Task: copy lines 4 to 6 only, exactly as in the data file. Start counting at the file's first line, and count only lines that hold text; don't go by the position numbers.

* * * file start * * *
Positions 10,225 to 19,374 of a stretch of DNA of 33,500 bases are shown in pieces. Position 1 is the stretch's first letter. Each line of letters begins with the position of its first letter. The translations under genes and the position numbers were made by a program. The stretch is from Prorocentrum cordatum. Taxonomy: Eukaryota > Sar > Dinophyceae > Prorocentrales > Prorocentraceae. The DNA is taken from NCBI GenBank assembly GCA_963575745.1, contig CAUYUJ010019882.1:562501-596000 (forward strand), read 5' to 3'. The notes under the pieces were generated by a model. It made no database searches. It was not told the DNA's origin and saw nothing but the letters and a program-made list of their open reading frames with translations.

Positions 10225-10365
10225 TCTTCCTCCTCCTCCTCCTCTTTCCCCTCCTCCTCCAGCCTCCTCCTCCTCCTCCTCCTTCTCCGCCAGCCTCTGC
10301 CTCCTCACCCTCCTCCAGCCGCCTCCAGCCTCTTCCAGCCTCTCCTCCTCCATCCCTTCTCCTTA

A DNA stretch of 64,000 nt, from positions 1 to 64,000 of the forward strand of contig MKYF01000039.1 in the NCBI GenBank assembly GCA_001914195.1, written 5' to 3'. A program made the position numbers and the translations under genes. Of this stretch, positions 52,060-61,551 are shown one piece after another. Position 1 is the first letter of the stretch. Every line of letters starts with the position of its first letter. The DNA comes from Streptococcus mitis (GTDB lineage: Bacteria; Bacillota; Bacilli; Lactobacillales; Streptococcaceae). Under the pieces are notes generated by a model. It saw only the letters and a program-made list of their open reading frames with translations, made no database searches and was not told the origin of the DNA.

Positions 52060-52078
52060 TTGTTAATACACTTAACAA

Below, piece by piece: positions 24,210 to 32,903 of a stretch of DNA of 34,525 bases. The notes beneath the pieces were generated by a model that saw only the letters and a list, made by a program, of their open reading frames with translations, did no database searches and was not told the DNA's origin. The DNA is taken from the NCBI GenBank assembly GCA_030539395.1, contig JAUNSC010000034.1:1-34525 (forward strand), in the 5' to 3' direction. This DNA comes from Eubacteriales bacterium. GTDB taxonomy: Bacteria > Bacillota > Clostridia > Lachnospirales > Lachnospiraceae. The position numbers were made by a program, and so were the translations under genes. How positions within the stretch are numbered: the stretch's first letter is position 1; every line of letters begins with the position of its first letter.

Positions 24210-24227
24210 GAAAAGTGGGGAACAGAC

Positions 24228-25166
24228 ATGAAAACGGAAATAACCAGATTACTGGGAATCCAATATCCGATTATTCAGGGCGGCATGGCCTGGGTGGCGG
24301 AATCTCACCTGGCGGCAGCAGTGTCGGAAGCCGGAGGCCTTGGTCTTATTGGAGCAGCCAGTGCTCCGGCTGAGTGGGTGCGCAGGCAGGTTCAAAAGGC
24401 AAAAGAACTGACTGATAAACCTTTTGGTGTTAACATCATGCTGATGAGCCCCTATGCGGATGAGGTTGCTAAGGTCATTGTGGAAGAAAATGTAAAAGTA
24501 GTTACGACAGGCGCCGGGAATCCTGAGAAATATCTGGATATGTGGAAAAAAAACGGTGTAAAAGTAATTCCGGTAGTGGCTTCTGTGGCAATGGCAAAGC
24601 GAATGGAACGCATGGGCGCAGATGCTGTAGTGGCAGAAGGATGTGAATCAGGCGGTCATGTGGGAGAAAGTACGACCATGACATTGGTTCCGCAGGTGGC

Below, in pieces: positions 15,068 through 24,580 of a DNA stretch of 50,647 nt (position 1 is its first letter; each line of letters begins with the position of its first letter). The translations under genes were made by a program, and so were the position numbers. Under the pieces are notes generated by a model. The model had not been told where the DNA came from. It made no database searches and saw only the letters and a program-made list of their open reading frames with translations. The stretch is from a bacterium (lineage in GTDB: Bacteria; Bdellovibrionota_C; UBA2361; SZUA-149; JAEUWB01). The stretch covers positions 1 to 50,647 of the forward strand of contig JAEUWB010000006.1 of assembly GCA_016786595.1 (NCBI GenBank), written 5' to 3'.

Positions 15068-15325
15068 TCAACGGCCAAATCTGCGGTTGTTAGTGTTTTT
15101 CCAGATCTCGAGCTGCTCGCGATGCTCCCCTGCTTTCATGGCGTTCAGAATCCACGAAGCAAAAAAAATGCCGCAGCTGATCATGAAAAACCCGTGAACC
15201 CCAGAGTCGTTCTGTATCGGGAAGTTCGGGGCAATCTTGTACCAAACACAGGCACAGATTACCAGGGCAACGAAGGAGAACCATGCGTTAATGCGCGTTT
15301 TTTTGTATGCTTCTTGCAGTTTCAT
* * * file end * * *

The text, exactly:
10301 CTCCTCACCCTCCTCCAGCCGCCTCCAGCCTCTTCCAGCCTCTCCTCCTCCATCCCTTCTCCTTA

A DNA stretch of 64,000 nt, from positions 1 to 64,000 of the forward strand of contig MKYF01000039.1 in the NCBI GenBank assembly GCA_001914195.1, written 5' to 3'. A program made the position numbers and the translations under genes. Of this stretch, positions 52,060-61,551 are shown one piece after another. Position 1 is the first letter of the stretch. Every line of letters starts with the position of its first letter. The DNA comes from Streptococcus mitis (GTDB lineage: Bacteria; Bacillota; Bacilli; Lactobacillales; Streptococcaceae). Under the pieces are notes generated by a model. It saw only the letters and a program-made list of their open reading frames with translations, made no database searches and was not told the origin of the DNA.

Positions 52060-52078